Urban Legend

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I am not sure if the Webnerhouse blog has ever participated in rumor or speculation, but last week while watching the OSU basketball game on Friday I heard that a friend of mine knew for a fact that Urban Meyer, Florida’s ex-coach had purchased a house in Upper Arlington.

His moving here probably isn’t much of a stretch as Coach Meyer is a native of Ohio and an alumnus of the University of Cincinnati. His first collegiate coaching opportunity was for two years as a graduate assistant here at Ohio State. I have tried to verify his buying a house here through my friend who sells a lot of real estate in Upper Arlington, but with no luck.

This rumor is an interesting one none the less as additional information surfaced last week that Coach Tressel forwarded the dreaded e-mail he received last year to Terrell Pryor’s mentor in Pennsylvania. So much for the confidentiality excuse he used in the press conference.

I typically give people the benefit of the doubt, but what bothers me is that Tressel knowingly signed a piece of paper in December stating he knew nothing about tattoo parlor situation when he did. One would think that his efforts to not come totally clean will cause the NCAA to come down harder on Ohio State than initially anticipated.

Recently Coach Tressel has been saying he is sorry for not knowing what course of action he was to take with the e-mail, yet he forwarded the e-mail on to Pryor’s confidante. Maybe I am being to hard on the guy, but the I didn’t know what to do excuse he has been using is wearing thin with me and makes me think that his resignation or his ouster may be in order.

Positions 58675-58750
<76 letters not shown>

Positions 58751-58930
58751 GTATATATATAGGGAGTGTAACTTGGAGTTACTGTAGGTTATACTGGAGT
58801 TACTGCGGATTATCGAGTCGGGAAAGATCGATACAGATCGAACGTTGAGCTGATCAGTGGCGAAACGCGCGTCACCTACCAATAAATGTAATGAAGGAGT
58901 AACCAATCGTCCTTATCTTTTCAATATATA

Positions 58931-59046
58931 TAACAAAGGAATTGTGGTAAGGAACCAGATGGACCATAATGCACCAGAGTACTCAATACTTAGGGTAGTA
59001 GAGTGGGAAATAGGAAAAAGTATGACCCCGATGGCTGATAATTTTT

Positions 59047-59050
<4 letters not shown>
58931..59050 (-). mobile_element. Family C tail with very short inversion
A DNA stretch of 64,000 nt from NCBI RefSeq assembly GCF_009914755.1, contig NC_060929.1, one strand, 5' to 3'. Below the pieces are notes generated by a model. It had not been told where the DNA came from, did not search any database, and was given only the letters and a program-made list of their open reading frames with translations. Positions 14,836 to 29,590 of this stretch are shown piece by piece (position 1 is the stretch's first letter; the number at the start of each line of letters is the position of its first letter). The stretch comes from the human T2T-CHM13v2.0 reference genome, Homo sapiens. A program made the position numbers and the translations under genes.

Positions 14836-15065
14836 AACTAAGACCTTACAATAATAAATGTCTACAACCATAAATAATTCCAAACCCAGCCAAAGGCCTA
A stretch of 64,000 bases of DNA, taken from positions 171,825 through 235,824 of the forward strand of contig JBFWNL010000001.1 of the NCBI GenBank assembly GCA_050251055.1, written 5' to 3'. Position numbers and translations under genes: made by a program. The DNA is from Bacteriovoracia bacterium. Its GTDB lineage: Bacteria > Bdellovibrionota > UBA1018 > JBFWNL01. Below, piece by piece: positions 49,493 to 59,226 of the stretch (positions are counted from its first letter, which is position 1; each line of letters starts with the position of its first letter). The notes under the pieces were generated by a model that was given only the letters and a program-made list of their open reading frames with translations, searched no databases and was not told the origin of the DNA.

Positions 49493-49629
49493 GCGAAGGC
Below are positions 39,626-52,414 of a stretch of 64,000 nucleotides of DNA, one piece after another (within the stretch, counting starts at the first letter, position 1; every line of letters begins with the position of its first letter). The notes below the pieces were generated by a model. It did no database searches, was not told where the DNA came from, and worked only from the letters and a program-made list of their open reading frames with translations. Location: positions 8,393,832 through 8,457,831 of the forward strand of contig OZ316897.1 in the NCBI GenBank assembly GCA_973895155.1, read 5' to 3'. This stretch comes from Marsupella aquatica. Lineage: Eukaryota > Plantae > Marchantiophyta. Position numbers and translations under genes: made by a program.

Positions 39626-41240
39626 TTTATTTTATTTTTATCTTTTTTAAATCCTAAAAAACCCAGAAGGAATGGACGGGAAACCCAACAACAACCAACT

Ohio State’s reputation has been tarnished and is taking a beating on the internet – O lie O and O$U to name a few. Of course 80% of the Buckeye faithful are still behind coach Tressel, but for how long if the school is placed on probation for a year or two with no bowl eligibility.

No one knows how this whole thing will play out, but wouldn’t it be nice to have a coach that knows how to beat Southeastern Conference teams for a change ?

Farewell To The Beemer

Cars, like people, deserve a proper retirement send-off.  Today we bid adieu to Kish’s little blue BMW station wagon.

We’ve had the blue Beemer for nine years and put on more than 100,000 miles.  The car has patiently endured paint splashes, clipped side-view mirrors, fender benders, coffee spills, and lots of dog hair.  It has borne us to and from faraway places, lugging loads of happy people, dozing dogs, suitcases, paintings, and stray furnishings.  It has delivered reasonably good mileage.  And it has continued to serve for years after it was paid off, requiring only periodic maintenance in order to provide the essential of reliable daily transportation. It has become a kind of member of the family.

But to every thing there is a season, and for the little blue Beemer the season of change came when the alternator gave up the ghost on I-77 and had to be replaced.  The worm of doubt about its continuing reliability was introduced, and with that its hour of career change inevitably drew nearer.  So today we trade it in for a new Acura mini-SUV, but we thank the BMW for its years of faithful service and wish it the best in its future endeavors.

And now, we’d like to present it with this plaque and a gift certificate to Jiffy Lube.

Four Years Later, The Feds Fine Virginia Tech

Four years ago, in April 2007, Virginia Tech experienced the deadliest school killings in American history.  Gunman Cho Seung-Hui shot more than 40 people, killing 32.  The rampage began when he shot two students in a dormitory.  Two hours and 15 minutes later, the University sent out an email advising that there had been a shooting on campus.  A few minutes after that, Cho resurfaced and began a bloody massacre that resulted in most of the student deaths.